How Long Does Turbo Yeast Take to Ferment?

So, you’re experimenting with Turbo Yeast, and you have questions. What is it, anyway? And how long does Turbo Yeast take to ferment? These are good questions, and it is essential you understand everything about a new product you decide to work with, especially if you are going to invest your time and money. Let’s get started clearing things up.

What Is Turbo Yeast?

First, what is it? Turbo Yeast is a chemically designed product that combines a strain of Saccharomyces cerevisiae and yeast nutrient. Several companies produce their own Turbo Yeast to sell on the market, and the key selling point is that Turbo will ferment fast and produce a high ABV. Typically, you can expect to get up to 14% ABV for medium Turbo and up to 24% ABV for high Turbo.

Yeast nutrient is included in the design because one of the things that prevents many yeast cells from producing higher alcohol percentages is that they run out of the energy to produce. The alcohol in the beverage overwhelms the yeast cells, and they lie dormant or even die.

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Thus, an exact combination of a high ABV tolerating S. cerevisiae and nutrients to support that strain are included in the yeast package you’ll use to ferment your beer.

In general, when Turbo Yeast is used by brewers it is because most brewer’s yeast will not tolerate high alcohol percentages. Beer rarely goes above 10% ABV. The manufacturers of Turbo created a product specifically aimed at brewers hoping to ferment higher alcohol levels.

How Long Does Turbo Yeast Take to Ferment?

In general, Turbo Yeast can take up to 7 days when it is producing 18% to 24% ABVs. However, if you are aiming lower, say around 14%, you can get Turbo Yeast that will ferment within 24 hours. It all depends on the outcome you are hoping for. Be sure to do your research and read all the requirements to get the outcomes you want.

For example, if you want a much higher alcohol percentage, you will have to trade some time. If you simply want quick fermentation, you will have to settle for a lower alcohol percentage.

It can get tricky in terms of specifics, and if it goes wrong, you may ruin a batch of what could have been perfectly delicious beer!

Turbo Yeast Compared to Other Yeasts

When compared to other yeasts, the two biggest factors that differentiate Turbo Yeast from more “natural” strains are time and variety.

You will definitely get a sped-up process with Turbo Yeast. No doubt about it. Yeast from nature calls for a minimum of five to seven days just for primary fermentation. Then, if you want a secondary fermentation, you’re looking at another week. Turbo Yeast will cut that time down.

However, you are stuck with the single strain manufacturers have included in their yeast packet, so you will always be sacrificing variety.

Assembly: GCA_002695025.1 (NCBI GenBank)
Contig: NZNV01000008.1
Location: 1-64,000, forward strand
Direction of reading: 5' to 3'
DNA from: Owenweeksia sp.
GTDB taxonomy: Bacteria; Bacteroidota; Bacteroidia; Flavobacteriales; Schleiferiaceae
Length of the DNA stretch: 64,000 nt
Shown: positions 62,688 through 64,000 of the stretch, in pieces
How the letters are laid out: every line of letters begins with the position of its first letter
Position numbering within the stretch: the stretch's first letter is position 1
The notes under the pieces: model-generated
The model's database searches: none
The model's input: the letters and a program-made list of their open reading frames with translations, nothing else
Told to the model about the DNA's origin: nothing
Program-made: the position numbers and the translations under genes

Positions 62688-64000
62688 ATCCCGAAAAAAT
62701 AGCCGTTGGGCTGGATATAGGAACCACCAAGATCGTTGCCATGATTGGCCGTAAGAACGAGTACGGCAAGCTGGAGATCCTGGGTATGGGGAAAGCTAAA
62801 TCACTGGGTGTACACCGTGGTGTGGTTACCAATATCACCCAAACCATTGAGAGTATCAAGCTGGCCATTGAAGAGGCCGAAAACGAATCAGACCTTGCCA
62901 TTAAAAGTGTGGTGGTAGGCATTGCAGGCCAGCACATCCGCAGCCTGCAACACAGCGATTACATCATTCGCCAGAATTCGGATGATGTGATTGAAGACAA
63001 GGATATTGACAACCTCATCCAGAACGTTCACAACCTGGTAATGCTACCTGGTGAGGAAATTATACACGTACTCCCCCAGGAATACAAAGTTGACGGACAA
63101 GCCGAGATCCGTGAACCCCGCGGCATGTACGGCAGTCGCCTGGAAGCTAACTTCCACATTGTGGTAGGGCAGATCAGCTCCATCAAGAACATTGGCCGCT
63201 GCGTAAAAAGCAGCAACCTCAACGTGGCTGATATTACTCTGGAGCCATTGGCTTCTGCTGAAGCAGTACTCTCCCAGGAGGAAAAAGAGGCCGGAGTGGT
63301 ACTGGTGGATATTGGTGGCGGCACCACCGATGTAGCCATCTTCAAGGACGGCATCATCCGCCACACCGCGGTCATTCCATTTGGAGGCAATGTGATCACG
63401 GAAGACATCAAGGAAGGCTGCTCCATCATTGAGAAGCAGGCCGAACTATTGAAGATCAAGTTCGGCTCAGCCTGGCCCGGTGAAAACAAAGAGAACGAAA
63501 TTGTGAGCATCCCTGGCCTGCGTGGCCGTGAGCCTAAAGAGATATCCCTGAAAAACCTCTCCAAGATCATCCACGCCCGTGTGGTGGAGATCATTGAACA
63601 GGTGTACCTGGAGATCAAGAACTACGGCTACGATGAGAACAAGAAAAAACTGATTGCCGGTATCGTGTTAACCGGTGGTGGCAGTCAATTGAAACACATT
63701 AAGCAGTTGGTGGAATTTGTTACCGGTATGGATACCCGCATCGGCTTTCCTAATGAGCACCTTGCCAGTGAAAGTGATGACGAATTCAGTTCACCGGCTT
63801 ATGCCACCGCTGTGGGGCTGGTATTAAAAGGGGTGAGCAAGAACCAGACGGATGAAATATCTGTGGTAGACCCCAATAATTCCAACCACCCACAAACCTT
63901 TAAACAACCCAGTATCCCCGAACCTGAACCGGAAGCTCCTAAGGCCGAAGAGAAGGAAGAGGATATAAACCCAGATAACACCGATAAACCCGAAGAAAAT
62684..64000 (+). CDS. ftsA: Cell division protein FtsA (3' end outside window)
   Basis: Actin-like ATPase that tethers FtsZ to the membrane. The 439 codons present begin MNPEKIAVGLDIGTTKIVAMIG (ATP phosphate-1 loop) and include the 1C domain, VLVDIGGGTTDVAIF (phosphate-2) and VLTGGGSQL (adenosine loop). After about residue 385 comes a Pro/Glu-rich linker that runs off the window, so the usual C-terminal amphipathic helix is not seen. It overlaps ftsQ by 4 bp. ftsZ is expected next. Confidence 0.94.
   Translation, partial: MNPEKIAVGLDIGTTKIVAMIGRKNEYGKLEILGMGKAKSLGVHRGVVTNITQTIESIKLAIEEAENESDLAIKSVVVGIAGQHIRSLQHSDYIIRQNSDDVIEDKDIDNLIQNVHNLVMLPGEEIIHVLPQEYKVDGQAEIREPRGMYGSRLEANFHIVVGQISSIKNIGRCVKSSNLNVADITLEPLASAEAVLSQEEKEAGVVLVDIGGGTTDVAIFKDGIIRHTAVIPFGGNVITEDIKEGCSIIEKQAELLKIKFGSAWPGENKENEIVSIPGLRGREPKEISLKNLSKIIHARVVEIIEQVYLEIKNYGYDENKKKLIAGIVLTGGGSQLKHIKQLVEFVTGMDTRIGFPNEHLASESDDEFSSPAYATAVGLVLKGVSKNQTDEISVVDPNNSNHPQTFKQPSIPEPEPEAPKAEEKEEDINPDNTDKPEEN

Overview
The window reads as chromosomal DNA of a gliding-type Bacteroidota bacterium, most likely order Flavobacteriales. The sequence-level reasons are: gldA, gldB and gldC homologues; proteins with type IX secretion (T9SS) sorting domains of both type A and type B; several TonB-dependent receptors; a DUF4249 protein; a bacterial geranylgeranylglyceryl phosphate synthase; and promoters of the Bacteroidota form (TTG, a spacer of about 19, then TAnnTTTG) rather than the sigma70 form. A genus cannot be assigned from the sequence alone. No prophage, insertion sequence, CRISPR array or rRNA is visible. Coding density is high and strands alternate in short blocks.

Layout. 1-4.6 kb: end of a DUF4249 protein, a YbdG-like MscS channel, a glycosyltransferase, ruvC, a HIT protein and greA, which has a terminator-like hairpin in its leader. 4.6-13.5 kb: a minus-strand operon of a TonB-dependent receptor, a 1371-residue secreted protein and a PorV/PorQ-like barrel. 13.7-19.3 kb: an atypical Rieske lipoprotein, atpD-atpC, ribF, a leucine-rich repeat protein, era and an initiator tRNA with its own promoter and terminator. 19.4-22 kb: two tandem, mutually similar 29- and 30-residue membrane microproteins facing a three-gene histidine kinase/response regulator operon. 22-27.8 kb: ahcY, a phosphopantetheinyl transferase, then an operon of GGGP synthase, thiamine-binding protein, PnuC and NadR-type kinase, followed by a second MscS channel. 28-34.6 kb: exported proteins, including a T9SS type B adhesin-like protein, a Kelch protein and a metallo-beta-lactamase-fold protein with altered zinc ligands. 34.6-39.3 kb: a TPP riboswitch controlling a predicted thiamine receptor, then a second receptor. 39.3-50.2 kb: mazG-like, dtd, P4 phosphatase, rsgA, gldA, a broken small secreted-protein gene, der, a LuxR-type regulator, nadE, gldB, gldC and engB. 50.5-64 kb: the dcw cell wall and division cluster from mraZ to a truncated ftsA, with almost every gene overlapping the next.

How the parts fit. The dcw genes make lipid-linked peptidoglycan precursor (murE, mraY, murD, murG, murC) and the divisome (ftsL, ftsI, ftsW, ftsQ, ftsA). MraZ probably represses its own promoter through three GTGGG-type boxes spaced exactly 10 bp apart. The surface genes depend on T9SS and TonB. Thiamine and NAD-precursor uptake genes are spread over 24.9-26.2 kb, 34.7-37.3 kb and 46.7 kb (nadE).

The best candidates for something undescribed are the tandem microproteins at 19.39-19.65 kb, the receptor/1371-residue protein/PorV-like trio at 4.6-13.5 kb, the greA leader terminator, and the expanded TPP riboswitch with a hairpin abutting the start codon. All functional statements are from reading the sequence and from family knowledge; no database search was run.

Which brings us to the downsides of Turbo Yeast.

Are There Downsides to Using Turbo Yeast?

Turbo Yeast is indeed a one-hit wonder. One of the greatest selling points of craft beer is the craft element. You get to experiment, explore, try this and that, mix things up, and move things around.

With Turbo Yeast, you are stuck with a single option in terms of flavor, aroma, mouthfeel, and beyond.

Turbo Yeast is also pretty picky about its sugar. These packets are generally designed for sugar/water combinations, so if you wanted to experiment with different grains or different sugars, you run the risk of getting a stressed-out batch that stagnates during fermentation.

Another downside to Turbo Yeast is the potential for off flavors.

One of the reasons for secondary fermentation is to allow yeast time to “mop up” off flavors and aromas and produce a smoother, cleaner finish. You miss this opportunity with Turbo Yeast because the yeast cells are spent by the time they have completed primary fermentation.

You Have Yeast Options

Note that if you want a higher volume of alcohol in your brew, you can always experiment with other strains of yeast that will tolerate it. Many brewers today are using champagne and wine yeasts and producing amazing results.

When you take this approach, you have more control over the process, and you can expect more interesting complexities.

In the end, you should absolutely try out various Turbo Yeasts to see how they perform for your brew, to your expectations, and for your customers. But once you do, don’t forget to continue to experiment with other hundreds of strains of yeast that will continue to surprise you, and even explore your options with wild and local yeasts.

So much room still exists in the craft beer market for innovators.

Cheers!

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Sources:

  1. https://brewerylane.com/spirits/turbo-yeast
  2. http://www.turboyeast.co.uk/turbo-yeast-fermentations/turbo-yeast-what-is-it.html

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